My husband has had increasing fasciculations for a couple of years with no pronounced muscle weakness (which is a big relief as I understand that muscle weakness absolutely accompanies fasciculations associated with ALS).
However, his emg tests were considered "abnormal" and he has recent loss of strength when using his fingers. (It is subtle ... for example, he can't use finger nail clippers).
Needle EMG examinatioin shows fasciculatioins and chronic reinnervation in multiple muscles in the right arm and leg. Active denervation is observed in one distal arm muscle. As a result, the ALS neuologist is having him come for repeat testing every four months or so. We haven't yet had the opportunity to ask the neurlogist what he thinks this means. Can you offer any thoughts to this?
One other thing ... he has other rare but definite symtoms more related to the brain ... brief memory issues (once at night before sleeping he lost all recall of the day we had just lived, but was fiine in the morning ... the only thing he couldn't remember was that he forgot), a strange smell followed by a lightheaded "high" feeling in which his words are briefly garbled ... perhaps an overall change in judgement that only his spouse would notice. Could any of this be connected in any way? He also has loss of smell and big night sweats. He just had a sleep deprived eeg yesterday to see if there is any seizure activity.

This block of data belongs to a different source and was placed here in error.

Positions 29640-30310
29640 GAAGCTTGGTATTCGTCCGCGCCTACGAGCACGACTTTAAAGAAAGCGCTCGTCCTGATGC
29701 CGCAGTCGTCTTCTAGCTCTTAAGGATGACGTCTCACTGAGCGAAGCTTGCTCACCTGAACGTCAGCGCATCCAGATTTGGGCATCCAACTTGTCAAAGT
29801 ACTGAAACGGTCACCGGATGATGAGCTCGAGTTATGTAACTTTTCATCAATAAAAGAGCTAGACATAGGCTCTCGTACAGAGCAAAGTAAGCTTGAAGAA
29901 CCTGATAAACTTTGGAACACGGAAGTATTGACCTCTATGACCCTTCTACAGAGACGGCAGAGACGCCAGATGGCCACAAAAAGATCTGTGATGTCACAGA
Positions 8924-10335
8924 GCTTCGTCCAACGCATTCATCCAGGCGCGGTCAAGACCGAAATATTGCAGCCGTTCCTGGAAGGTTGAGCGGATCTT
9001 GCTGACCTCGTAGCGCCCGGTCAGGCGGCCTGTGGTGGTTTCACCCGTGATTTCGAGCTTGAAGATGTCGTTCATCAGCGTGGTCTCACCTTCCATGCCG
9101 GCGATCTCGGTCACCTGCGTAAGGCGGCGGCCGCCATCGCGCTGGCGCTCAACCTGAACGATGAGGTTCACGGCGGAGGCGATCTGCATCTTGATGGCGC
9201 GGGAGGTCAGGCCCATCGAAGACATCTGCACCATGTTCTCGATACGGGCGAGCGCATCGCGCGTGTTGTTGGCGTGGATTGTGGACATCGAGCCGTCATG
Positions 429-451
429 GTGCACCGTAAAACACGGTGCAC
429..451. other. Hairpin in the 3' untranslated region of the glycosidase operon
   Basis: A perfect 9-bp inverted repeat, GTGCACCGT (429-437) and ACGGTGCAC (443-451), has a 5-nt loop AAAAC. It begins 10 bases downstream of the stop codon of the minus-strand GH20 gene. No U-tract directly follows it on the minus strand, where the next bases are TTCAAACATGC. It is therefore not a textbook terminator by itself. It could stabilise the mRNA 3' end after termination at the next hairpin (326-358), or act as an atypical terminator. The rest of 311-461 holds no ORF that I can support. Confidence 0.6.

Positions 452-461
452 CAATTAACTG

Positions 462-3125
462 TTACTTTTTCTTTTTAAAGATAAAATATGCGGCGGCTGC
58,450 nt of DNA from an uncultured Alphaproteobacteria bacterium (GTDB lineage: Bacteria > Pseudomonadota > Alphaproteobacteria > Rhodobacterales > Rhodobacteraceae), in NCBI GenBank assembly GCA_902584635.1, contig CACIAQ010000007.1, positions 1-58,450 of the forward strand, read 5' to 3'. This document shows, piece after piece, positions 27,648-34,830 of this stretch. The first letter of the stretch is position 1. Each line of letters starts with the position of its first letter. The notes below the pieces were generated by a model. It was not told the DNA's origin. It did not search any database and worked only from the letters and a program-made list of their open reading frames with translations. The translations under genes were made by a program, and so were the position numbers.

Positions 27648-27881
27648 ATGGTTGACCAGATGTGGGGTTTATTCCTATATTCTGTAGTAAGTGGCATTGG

Thank you for having this forum and thank you in advance for taking the time to answer. This is my first time on the site and the first time to ask a question. I misttakenly asked these questions in the wrong forum ... i'm looking for a neurologist's opinion! Thank you ...
Electromyography or EMG mainly tests the strength of contraction of the muscle fibers. The weakening of the muscle fibers can be due to a primary muscle problem itself (such as myopathies) or with problems with the nerve supplying the muscles (such as with the ALS). However, ALS will not be sufficient to explain the other symptoms pertaining to judgement and lightheadedness and I believe that there might be an element of some mild depression or anxiety. I suggest that you discuss this angle with his doctors and probably get some treatment.
Thank you so much for your response. It is a relief to be able to reach out on a website like this and ask questions at a time when there are so many unknowns. This morning I heard back from the neurologist ... and she said the sleep-deprived eeg showed abnormalities consistent with her concern about seizures. Before analyzing more, she wants to get the results of an upcoming MRI (hopefully to determine what is causing the seizue activity). I am wondering if their is a link between the two distrinct things going on in his body. Do you think that is likely?? I have read various things about BFS and a small percentage that have frontal lobe dementia ... and also about a group of ALS patients who also have frontal lobe issues ... I think I know him well enough to detect if the judgement/absent minded issues were depression related. I wish they were ...
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